Dog becomes ill after ingesting meth while on walk in California

David González Image
Tuesday, June 25, 2024
Dog becomes ill after ingesting meth while on walk at Anaheim park
An Anaheim dog owner is speaking out after her beloved pet ingested meth while on a walk at their local park.

ANAHEIM, Calif. -- A dog owner in Anaheim is speaking out after her beloved pet ingested meth while on a walk at a local park.

Amy Robbins and her dog Abby have been inseparable for the last 12 years.

"Abby's my best friend," Robbins told our sister station KABC. "Abby's my whole world. She's more than a dog. She's my child."

The senior pup loves to go on her walks to Stoddard Park near Robbins' home.

However, that normal walk turned into an emergency vet visit on Thursday.

"About an hour after our walk I started noticing very strange behavior," she said. "She starts zooming all over the house, starts doing movements that she can't stop. We can't get her to calm down. She's looking just everywhere. Her eyes were going everywhere."

Abby was rushed to the vet and after blood work, her family got the shocking results.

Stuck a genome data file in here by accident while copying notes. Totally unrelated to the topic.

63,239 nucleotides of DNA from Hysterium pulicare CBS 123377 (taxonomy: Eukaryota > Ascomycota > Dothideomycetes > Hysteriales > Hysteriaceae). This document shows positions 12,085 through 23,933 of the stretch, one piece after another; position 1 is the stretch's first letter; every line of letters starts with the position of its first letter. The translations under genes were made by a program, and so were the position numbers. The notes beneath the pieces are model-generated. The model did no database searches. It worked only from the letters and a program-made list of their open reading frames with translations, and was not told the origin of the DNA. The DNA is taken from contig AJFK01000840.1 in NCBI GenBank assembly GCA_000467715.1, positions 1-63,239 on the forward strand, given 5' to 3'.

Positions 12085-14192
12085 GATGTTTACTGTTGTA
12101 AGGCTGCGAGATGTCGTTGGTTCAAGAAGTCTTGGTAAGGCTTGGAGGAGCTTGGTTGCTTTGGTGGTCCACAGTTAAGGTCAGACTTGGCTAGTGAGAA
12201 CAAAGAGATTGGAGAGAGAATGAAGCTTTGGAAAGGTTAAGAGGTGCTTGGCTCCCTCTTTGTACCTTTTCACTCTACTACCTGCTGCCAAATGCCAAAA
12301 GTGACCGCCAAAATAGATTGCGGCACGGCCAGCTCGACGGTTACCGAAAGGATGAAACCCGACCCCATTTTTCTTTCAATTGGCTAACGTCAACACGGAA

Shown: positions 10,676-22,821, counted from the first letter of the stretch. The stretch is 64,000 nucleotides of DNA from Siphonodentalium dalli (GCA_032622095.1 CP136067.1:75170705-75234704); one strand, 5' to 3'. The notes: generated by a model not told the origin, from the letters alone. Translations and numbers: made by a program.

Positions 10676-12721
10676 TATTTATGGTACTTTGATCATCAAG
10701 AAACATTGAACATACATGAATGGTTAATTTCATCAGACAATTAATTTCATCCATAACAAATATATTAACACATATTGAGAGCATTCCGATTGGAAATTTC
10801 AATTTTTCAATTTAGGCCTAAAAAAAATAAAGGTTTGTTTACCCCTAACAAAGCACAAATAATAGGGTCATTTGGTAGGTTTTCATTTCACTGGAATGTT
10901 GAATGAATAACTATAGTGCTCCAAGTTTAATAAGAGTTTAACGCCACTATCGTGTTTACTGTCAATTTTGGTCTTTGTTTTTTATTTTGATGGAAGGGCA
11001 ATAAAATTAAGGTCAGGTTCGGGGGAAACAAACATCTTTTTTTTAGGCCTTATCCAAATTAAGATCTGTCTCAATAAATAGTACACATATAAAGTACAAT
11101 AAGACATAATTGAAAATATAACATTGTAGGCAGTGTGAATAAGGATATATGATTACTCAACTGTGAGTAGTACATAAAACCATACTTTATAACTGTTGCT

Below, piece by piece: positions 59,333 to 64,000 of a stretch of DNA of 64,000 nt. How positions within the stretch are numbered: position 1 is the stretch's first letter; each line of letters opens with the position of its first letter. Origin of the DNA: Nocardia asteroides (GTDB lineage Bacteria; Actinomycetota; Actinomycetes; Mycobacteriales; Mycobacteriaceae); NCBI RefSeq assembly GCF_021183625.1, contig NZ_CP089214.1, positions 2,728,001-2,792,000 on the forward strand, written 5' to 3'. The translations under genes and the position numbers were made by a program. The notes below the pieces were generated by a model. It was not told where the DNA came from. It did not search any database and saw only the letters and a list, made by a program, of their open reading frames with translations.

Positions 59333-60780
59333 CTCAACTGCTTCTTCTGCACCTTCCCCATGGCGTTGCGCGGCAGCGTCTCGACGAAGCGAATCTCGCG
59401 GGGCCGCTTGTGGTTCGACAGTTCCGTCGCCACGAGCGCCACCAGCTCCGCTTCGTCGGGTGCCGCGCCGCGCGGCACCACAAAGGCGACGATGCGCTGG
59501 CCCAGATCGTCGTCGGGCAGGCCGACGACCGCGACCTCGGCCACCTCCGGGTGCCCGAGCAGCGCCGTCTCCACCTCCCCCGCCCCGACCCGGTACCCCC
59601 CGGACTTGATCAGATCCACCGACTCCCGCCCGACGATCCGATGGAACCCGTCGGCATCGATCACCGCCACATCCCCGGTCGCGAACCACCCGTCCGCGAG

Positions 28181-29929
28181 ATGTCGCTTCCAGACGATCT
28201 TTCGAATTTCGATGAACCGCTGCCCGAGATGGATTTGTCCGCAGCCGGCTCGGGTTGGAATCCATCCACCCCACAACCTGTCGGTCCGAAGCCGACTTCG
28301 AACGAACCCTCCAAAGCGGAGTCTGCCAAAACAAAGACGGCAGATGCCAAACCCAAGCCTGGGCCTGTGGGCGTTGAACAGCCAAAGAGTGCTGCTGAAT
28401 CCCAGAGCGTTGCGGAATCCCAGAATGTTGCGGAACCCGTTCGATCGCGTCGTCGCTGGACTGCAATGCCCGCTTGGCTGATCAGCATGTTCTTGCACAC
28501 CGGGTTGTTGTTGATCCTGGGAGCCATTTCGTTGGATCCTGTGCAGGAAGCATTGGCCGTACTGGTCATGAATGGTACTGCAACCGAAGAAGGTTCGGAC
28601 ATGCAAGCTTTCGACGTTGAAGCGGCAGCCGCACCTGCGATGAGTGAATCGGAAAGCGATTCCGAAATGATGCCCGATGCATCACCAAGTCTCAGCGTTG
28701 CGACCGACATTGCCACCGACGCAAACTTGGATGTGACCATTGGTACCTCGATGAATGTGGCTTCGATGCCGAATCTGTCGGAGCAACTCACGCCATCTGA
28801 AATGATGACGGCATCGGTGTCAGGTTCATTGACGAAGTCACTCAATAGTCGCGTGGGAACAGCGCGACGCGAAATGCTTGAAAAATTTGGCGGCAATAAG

"'Your dog tested positive for meth.' Our jaws dropped to the floor shocked. The vet himself is shocked," Robbins said.

She went back to the park and found pieces of marijuana in an area that Abby had been in.

"That could have been a child. It's a public park. There's an elementary school. The kids walk through the elementary school to get to the park. It wasn't on the grass. It wasn't next to a homeless encampment. It was on a sidewalk," she said.

Robbins filed a police report but claims no one from the city went out to clean up the park.

"I myself had to waltz back into the park 20 hours after the incident happened, and I, myself, and my family had to get on our hands and knees and clean up the narcotics off the floor," she said.

Anaheim Police Sgt. Jon McClintock calls the incident unfortunate.

"In the city of Anaheim, we have over 65 parks. Each park gets cleaned every single day, including every quarter they get deep cleaned," McClintock said. "I live in the city. I go to the city parks. Park safety is a priority for the City of Anaheim and the Anaheim Police Department."

Abby is slowly getting better. It's a scare Robbins doesn't wish on anyone.

"Please be careful. Please watch your dogs and your small children very carefully. Very diligently," she said.

Robbins' vet bill was $2,000 but she said every dollar is worth it as long as Abby is safe.

She hopes her experience is a lesson to others not to let their guard down.